André Kertész


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Hungarian-born US photographer whose pictures of Paris in the 1920s were a major influence on the development of photojournalism.

After attending the Hungarian Academy of Commerce, Kertész worked as a clerk on the Budapest Stock Exchange. During World War I he served with the Austro-Hungarian army and was wounded in 1915. He had begun taking pictures as a hobby, and after the war magazines started to accept his work for publication. His early pictures display a remarkable instinct for humanity and warmth in a scene, usually of everyday life in Budapest.

In 1925 Kertész moved to Paris. His love for the city is evident in numerous pictures, often showing features of the city from new and unexpected vantage points, with unusual juxtaposition of form and light. He also took portraits of friends, who included artists and writers, such as Piet Mondrian, Marc Chagall, and Colette. Kertész owned one of the first compact Leica cameras and took full advantage of the greater freedom and flexibility it allowed. His first one-man show was held in 1927 and the following year he exhibited in the prestigious First Independent Salon of Photography. Besides contributing to various European magazines, in the early 1930s he published collections of photographs with the themes of children, Paris, and animals and made over 150 surrealistically distorted studies of nudes.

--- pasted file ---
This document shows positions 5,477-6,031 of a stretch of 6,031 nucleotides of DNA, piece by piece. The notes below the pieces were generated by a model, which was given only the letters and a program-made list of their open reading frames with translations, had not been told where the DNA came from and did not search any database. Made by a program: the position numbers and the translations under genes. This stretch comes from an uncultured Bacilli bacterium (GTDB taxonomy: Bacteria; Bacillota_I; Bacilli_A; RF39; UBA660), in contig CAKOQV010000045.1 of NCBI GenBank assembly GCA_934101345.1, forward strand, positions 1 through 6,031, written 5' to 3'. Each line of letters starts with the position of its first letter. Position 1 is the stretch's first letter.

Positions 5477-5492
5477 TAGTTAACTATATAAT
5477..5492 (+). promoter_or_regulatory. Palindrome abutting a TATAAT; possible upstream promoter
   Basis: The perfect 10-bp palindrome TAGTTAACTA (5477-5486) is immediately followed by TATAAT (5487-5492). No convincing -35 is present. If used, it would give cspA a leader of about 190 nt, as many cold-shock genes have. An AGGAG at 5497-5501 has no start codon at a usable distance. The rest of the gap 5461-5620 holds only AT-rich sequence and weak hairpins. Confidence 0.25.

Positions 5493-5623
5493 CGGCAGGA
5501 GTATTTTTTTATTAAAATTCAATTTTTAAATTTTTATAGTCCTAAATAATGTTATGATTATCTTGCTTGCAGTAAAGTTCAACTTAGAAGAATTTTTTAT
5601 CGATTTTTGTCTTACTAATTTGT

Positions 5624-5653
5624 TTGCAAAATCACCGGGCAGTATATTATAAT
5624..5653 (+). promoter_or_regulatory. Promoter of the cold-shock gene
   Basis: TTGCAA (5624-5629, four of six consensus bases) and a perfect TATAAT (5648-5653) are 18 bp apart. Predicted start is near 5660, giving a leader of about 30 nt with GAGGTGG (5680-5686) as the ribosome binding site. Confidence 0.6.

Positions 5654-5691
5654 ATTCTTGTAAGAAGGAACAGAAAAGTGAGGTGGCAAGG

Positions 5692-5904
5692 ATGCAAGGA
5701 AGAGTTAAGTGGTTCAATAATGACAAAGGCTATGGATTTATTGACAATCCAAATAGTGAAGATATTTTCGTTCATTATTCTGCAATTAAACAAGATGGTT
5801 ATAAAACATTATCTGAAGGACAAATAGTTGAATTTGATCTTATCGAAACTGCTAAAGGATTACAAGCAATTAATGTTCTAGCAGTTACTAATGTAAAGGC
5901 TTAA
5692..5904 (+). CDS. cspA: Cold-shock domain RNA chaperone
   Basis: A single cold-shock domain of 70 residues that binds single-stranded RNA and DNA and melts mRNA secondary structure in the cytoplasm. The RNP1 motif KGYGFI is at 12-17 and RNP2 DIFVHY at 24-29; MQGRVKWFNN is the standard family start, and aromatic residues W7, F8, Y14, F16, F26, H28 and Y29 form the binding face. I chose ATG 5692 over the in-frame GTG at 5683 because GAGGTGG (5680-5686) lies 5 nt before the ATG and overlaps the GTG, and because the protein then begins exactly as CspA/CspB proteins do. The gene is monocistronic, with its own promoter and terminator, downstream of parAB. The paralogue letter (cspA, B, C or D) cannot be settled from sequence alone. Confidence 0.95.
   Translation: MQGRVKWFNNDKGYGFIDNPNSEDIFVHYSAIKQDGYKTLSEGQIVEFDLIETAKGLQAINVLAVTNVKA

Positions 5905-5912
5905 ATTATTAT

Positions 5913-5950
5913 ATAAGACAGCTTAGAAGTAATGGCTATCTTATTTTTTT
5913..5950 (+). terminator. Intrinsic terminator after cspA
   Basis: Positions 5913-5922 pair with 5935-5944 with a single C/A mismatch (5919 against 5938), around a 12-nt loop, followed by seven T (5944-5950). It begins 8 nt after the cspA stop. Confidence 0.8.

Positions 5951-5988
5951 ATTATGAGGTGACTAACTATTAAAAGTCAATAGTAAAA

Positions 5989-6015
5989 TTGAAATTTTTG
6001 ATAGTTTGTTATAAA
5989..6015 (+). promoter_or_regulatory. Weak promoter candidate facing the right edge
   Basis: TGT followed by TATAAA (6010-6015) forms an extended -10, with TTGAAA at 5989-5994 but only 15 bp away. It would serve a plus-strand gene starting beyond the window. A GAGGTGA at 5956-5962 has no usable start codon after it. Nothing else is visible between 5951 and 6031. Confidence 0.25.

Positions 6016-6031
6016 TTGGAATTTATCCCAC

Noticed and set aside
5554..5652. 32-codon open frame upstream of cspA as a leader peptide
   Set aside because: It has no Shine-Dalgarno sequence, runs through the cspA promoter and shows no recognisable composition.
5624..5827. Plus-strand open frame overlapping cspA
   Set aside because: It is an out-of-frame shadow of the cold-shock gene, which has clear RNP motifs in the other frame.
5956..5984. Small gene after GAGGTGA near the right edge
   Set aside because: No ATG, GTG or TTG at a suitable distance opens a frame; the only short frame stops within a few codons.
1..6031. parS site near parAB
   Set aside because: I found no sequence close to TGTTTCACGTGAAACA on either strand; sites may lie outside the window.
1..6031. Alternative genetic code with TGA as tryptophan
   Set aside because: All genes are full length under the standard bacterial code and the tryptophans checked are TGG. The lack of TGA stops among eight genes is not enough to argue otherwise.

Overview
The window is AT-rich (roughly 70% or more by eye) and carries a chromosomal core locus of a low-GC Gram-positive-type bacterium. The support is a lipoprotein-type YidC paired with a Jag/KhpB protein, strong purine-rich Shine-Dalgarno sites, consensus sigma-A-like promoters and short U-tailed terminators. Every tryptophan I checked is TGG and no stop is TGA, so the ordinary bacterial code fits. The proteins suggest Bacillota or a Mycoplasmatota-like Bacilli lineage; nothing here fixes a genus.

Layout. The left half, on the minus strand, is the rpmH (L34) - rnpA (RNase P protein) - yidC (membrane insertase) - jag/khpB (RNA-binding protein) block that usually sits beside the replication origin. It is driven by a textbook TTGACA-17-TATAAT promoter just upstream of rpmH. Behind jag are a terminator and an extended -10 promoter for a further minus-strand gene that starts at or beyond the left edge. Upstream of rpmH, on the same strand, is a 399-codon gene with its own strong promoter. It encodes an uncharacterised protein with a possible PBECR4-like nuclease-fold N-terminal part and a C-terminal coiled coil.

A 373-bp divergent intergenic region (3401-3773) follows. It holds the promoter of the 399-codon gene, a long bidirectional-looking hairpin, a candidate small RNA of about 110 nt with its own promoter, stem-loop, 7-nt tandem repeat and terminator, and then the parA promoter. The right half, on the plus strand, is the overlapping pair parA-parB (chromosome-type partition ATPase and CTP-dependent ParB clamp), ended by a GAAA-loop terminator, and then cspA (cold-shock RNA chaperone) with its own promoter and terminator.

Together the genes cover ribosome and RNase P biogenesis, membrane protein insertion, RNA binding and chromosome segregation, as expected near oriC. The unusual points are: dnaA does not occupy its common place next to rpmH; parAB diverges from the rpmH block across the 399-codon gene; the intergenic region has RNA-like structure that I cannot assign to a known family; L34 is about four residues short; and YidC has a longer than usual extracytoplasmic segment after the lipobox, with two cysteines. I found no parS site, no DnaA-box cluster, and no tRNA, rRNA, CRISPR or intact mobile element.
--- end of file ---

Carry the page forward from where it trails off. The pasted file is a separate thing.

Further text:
In 1936, Kertész took a one-year contract with the Keystone picture agency in the USA. With war looming in Europe, he decided to stay on in New York, becoming a US citizen in 1944. He freelanced for several years until in 1949 he was contracted full-time to photograph fashions and design for a US magazine house. His early work underwent reappraisal in the 1960s and 1970s, with the publication of such retrospective works as André Kertész: Sixty Years of Photography, 1912–1972 (1972) and J'aime Paris: Photographs since the Twenties (1974). His eye for the telling detail, such as the small signs of nature in the environs of his New York apartment, is still obvious in Of New York (1976).

Subjects: Art.

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